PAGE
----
WS-Reliability and WS-ReliableMessaging
David Chappell on WS-Reliability and WS-ReliableMessaging
Date: Thu, 13 Mar 2003 23:18:38 -0500 From: David Chappell <email@example.com> To: wsrm-TC <firstname.lastname@example.org> Subject: WS-Reliability and WS-ReliableMessaging
[Update 2005-04-19: The two specifications come closer together, at least in terms of hosting. BEA Systems, IBM, Microsoft, and TIBCO announced a decision to submit the "Web Services Reliable Messaging Protocol (WS-ReliableMessaging)" and "Web Services Reliable Messaging Policy Assertion (WS-RM Policy)" specifications to OASIS for further refinement and finalization as a Web services standard. Basic delivery assurances include AtMostOnce without duplication or error, AtLeastOnce, ExactlyOnce, and Messages delivered in the order they were sent. See details in "OASIS TC to Finalize WS-ReliableMessaging and WS-RM Policy Assertion Specifications."]
[March 13, 2005] I just read through the recently announced IBM/MS WS-ReliableMessaging spec and I have determined that its really not that different from WS-Reliability. For the most part, its one-for-one functionality-wise. Both specifications have things like and <AckRequested> tag, message ordering, and asynchronous processing. The recent press claims from the contributing vendors that WS-ReliableMessaging is better because it has ties to WS-Policy and WS-Security is not much more than hand-waving. Granted, it has sections in the spec for those things, but there's nothing there that's very profound. What WS-Reliability (and the rest of theworld) refer to as "SOAP Headers" are referred to as "WS-Policy Assertions" in WS-ReliableMessaging :). Granted, that's what WS-Policy is all about, but its all very subtle semantics. I 'm not saying that WS-Policy isn't a good idea for a set of specs, but at the moment it still needs to be considered proprietary. Also, the WS-Security section is a moderate set of recommendations for how things ought to be secure using WS-Security.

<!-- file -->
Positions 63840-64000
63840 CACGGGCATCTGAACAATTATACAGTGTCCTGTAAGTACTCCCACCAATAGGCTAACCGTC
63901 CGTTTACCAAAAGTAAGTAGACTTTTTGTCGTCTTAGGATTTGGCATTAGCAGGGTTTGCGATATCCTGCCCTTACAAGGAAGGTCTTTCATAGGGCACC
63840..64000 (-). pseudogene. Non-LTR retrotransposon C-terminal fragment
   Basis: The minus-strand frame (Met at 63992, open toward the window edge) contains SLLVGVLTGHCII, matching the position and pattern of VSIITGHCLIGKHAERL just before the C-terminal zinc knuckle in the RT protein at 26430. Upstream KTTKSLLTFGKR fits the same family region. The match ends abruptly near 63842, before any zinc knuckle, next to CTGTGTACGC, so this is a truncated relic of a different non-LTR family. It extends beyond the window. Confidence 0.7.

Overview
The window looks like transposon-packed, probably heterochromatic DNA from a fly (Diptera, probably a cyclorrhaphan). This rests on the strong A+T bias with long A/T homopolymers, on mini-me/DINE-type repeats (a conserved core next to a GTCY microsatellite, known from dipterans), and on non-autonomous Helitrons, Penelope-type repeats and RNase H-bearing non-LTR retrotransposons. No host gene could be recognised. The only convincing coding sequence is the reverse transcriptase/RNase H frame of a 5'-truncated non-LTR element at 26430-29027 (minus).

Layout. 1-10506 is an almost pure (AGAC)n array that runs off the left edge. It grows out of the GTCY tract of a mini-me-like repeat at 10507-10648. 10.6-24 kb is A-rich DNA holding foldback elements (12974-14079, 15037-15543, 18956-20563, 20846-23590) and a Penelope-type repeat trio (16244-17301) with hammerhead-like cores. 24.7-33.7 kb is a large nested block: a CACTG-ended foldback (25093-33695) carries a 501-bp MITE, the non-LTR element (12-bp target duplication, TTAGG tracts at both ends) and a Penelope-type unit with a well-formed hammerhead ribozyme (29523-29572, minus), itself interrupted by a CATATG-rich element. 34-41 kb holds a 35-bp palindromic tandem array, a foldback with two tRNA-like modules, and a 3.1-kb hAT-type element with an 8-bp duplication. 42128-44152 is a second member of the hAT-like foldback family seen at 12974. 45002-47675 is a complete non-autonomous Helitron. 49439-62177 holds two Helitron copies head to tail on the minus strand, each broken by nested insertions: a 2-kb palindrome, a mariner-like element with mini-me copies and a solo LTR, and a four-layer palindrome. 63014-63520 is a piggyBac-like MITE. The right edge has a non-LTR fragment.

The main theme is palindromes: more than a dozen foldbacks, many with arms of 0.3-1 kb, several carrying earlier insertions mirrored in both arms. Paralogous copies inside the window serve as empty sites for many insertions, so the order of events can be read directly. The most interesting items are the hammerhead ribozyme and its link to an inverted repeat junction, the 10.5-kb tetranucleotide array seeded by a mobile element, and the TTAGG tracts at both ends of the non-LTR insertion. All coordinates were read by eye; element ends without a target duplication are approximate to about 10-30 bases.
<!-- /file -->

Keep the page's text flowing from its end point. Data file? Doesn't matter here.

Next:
On the plus side for WS-ReliableMessaging, its got the notion of acknowledgement of a group sequence, where the acknowledgement message contains the high and low range of messages that have been acknowledged. There's a similar Fault mechanism. Pretty cool. WS-Reliability also has semantics and headers for dealing with groups and sequences but didn't do this group acknowledgement piece. We did all recognize that groups and sequences could get better but thought the current state was good enough foundation to form an OASIS Technical Committee and let the TC decide how to expand on it.
WS-ReliableMessaging has a mechanism for specifying a retry interval, with an exponential backoff on the retries. Its unclear why its something that would be set as a header by the sender although one could image it being there as information that the receiver might react to. WS-Reliability has a notion of send retries, yet refers to it as a "configurable option" and leaves it underspecified, but called out in the "issues" appendix.
Its also got something called an acknowledgement interval that is something the sender tells the receiver that its got a certain amount of time to acknowledge. While not explicitly stated, I could imagine this being used to batch up acknowledgements (I can't say if any of the authors imagined this).
These additional things are interesting, but don't add up to a superior messaging spec by any means. The WS-Reliability draft spec actually goes into more detail in some areas of message persistence semantics, and acknowledges that there is more work to be done there. It also explicitly calls out the need for duplicate elimination on the receiver side.
All this being said, the WS-RM TC's positioning on the state of the WS-Reliability spec shouldn't change. It has been the intent of the charter members all along to not dive deep into these issues, and wait for the formation of the TC to get the input from more people. The world only needs one of these specs, and I think this vendor fighting is only doing an injustice to the marketplace.
Sonic Software - Backbone of the Extended Enterprise
David Chappell <email@example.com> Office: (781)999-7099 Mobile: (617)510-6566 Vice President and Chief Technology Evangelist, Sonic Software co-author,"Java Web Services", (O'Reilly 2002) "The Java Message Service", (O'Reilly 2000) "Professional ebXML Foundations", (Wrox 2001)
[Source: OASIS WSRM TC list archive]
Prepared by Robin Cover for The XML Cover Pages archive. See details in the news story: "New Web Services Specifications for Reliable Messaging and Addressing." Related references: (1) "OASIS Members Form Technical Committee for Web Services Reliable Messaging"; (2) "Reliable Messaging."